It’s ironic that the world’s climate journos, advocating for the destruction of the world’s fossil-fuel energy, turn to jelly when they notice some pushback on their social media accounts. Says Wolfgang Blau,

I have spoken with a few climate journalists who told me there were considering leaving climate journalism again as they felt worn down or left alone by their newsroom in defending themselves against climate trolls…For newsroom managers and social media editors, it is important to not view all trolling or outright hate speech against their journalists across all topics as one and the same phenomenon. To discredit climate journalism is a key part of orchestrated climate disinformation campaigns that oftentimes are very well funded. [5]

Sadly, Blau doesn’t clarify how and by whom sceptics’ writings are “orchestrated”, and how we can apply for our cheques from fossil-fuel tycoons.  

I noticed a newsletter reporter, Emily Atkins, who goes in for “climate accountability journalism” writing a shocker[6]“In defence of politicising hurricanes – there’s nothing wrong with tying unfolding tragedies to climate change”. She got well-deserved pushback, causing her promptly to “mute her feed”.    Another climate journalist, Nate Johnson, 44, of Grist, stressed out so much last year about the uselessness of his reporting that he took up a new career as a van-based electrician. “If I was at the right age during World War II, I probably would have enlisted. And now the great challenge of our time isn’t Nazi Germany, it’s climate change … And being an electrician feels like a useful way to enlist…”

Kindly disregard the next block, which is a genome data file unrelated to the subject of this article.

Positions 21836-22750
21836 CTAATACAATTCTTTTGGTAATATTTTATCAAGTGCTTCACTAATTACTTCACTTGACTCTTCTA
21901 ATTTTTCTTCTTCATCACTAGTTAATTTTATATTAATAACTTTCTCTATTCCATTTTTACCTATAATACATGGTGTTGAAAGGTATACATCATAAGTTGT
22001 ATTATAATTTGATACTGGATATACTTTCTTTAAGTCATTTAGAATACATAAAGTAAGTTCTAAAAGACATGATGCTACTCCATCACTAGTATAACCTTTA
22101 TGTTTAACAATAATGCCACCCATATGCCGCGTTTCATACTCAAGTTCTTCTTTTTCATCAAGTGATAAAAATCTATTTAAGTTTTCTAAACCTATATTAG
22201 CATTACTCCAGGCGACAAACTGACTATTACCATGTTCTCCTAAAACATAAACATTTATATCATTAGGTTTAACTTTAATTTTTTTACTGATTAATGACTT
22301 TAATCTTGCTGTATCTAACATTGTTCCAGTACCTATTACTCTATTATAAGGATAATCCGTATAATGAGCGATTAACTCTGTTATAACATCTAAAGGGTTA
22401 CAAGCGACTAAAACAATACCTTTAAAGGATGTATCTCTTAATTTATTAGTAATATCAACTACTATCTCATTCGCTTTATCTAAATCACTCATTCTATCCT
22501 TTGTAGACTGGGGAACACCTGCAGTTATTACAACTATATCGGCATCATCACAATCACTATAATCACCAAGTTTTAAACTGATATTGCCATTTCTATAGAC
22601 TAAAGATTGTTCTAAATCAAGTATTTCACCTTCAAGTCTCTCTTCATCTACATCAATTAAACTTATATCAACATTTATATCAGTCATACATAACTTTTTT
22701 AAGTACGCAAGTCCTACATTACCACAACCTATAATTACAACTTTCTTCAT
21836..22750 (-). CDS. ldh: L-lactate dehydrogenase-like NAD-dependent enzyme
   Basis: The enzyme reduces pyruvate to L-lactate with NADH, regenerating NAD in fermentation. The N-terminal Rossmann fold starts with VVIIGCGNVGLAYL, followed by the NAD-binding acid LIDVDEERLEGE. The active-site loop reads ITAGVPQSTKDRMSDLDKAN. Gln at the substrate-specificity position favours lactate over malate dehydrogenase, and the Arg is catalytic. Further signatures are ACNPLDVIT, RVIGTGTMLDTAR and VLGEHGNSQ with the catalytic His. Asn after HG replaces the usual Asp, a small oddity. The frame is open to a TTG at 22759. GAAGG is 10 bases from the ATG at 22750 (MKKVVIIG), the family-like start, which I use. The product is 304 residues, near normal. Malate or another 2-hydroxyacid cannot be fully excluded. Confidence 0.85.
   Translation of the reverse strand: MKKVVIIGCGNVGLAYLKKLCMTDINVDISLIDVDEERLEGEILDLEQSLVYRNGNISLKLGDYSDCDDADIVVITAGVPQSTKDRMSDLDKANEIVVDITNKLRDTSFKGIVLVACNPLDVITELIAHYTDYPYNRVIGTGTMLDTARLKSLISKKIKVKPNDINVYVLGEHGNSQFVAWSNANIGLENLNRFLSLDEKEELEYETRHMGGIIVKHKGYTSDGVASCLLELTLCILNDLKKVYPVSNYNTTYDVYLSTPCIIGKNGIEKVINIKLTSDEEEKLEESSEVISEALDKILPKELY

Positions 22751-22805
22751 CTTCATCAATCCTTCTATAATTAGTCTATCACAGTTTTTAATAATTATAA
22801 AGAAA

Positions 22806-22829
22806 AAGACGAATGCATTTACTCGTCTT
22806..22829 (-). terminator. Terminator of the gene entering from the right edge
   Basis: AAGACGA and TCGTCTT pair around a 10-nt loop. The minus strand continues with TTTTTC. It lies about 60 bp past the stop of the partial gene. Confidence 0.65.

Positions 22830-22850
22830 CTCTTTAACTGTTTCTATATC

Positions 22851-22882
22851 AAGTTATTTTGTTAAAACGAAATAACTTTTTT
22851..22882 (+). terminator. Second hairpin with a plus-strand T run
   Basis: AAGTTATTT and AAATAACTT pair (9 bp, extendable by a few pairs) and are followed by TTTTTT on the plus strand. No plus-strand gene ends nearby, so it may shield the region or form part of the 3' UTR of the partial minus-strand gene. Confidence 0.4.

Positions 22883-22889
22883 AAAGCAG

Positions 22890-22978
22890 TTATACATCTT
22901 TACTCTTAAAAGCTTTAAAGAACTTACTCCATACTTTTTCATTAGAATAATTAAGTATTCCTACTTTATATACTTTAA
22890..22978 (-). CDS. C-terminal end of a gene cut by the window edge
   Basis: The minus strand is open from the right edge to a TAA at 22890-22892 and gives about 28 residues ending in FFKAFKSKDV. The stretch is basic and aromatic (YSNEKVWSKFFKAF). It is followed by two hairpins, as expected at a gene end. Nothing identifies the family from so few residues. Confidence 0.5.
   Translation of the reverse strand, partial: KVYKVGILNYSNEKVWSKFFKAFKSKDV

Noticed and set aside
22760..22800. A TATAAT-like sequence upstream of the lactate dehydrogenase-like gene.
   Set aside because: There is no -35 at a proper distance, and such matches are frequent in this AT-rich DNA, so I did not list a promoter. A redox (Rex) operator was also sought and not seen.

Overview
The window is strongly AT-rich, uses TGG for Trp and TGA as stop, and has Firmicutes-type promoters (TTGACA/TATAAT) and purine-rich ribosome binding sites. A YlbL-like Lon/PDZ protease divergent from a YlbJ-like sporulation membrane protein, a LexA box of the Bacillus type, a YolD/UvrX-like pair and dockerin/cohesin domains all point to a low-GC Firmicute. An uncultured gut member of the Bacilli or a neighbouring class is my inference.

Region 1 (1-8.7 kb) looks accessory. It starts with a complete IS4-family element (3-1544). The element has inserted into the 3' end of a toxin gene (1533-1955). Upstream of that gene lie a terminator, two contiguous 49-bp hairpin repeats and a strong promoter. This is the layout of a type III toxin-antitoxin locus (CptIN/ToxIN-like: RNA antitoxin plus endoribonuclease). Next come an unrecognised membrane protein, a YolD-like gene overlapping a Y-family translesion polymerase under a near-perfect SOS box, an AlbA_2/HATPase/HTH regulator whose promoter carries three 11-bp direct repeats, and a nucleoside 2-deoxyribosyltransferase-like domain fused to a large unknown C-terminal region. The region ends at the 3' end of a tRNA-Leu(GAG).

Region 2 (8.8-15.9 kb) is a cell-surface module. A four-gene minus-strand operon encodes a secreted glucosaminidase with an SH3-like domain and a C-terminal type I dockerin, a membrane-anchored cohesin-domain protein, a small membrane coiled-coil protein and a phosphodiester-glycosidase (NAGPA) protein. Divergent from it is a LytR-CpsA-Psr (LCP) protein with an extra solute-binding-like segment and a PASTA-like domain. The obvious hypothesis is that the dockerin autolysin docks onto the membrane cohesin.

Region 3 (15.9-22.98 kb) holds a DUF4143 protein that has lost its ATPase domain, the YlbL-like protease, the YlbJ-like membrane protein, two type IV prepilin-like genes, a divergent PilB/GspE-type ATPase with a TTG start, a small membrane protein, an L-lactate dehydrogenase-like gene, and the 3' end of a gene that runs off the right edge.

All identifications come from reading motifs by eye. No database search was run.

In public-esteem polling, journalists typically run third-last. In Australia, the latest  Readers’ Digest pollput us second-last, just ahead of politicians.   Climate journalists? Don’t even ask.

Tony Thomas’s new book from Connor Court is Anthem of the Unwoke – Yep! The other lot’s gone bonkers. For a copy ($AUD35 including postage), email tthomas061@gmail.com

[1] Graham Lloyd, writer for Murdoch’s The Australian, is among the tiny number of the mainstream’s fair and rigorous climate correspondents.